R25 alternator electrics
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Thread: R25 alternator electrics

  1. #1
    don
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    Icon8 R25 alternator electrics

    Hi all
    I have a problem with the electrics attached to my R25s alternator.

    The battery has been going flat if I leave it more than 3 days and there is a high pitched electrical noise coming from the area of the alternator. I have had the unit checked and it is fine so something attached via that wiring must be the culprit. There is definitely a load on the battery with the ignition switched off as I am getting a small spark when I disconnect the positive terminal. And its more current than just the clock would use.

    The Bosch alternator is the original fitted to the car as the loom has not been tampered with and all the connection fittings are there as they should be.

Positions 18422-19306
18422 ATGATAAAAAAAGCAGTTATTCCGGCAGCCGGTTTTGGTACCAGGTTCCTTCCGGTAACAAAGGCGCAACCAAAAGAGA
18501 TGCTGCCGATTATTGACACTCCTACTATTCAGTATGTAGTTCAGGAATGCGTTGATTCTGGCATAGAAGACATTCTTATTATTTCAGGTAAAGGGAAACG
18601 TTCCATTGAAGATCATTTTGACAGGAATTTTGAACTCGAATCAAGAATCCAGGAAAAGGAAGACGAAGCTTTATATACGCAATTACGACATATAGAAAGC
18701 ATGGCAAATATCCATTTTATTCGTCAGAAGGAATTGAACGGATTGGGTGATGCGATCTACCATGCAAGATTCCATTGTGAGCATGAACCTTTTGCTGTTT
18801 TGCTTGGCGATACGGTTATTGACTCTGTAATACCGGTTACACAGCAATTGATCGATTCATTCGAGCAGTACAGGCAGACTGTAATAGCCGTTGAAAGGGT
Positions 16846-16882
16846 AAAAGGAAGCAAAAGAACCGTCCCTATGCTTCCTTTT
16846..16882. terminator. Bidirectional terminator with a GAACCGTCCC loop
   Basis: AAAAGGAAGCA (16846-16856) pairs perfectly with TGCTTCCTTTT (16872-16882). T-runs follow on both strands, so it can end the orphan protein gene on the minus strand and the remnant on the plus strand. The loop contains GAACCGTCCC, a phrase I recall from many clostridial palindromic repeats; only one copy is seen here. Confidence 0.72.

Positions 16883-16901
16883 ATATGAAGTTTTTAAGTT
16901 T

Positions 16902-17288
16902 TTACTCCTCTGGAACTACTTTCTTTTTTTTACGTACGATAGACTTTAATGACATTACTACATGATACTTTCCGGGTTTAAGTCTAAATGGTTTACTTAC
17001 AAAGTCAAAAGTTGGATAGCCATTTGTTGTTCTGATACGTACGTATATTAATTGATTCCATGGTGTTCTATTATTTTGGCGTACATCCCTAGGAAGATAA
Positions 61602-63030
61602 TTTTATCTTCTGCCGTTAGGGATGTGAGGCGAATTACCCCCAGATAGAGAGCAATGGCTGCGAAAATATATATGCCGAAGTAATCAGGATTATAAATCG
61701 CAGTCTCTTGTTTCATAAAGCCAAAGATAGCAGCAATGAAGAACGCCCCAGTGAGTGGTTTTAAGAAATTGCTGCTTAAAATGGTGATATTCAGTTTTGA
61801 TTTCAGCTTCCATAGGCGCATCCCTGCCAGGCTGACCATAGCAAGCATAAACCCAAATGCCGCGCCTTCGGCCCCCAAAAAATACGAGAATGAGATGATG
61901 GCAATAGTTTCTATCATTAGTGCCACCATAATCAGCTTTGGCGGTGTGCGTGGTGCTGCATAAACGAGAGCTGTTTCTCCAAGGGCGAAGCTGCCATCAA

The computer and ignition system are also on that side so Im not sure where to look next.
    Any help would be appreciated or its off to the auto lecs.R25 alternator electrics-20150122_192622.jpg

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    I would suggest removing wires, one at a time, and each time, and each time checking if the current draw has stopped.
    Start with the wires on the alternator - I realise you said it had been checked, but discharge through one of its diodes is normally a potential cause of such a problem. After the alternator, then go through the fuse box pulling them out one by one.

    If you dont have a multimeter, perhaps buying one would be good so you dont have to just look for a spark at the loose battery terminal. Bunnings sell cheapies for $10 so it need not be an expensive purchase! Darn handy things to have around too. All that said most likely you have one so pardon me if I am preaching to the converted.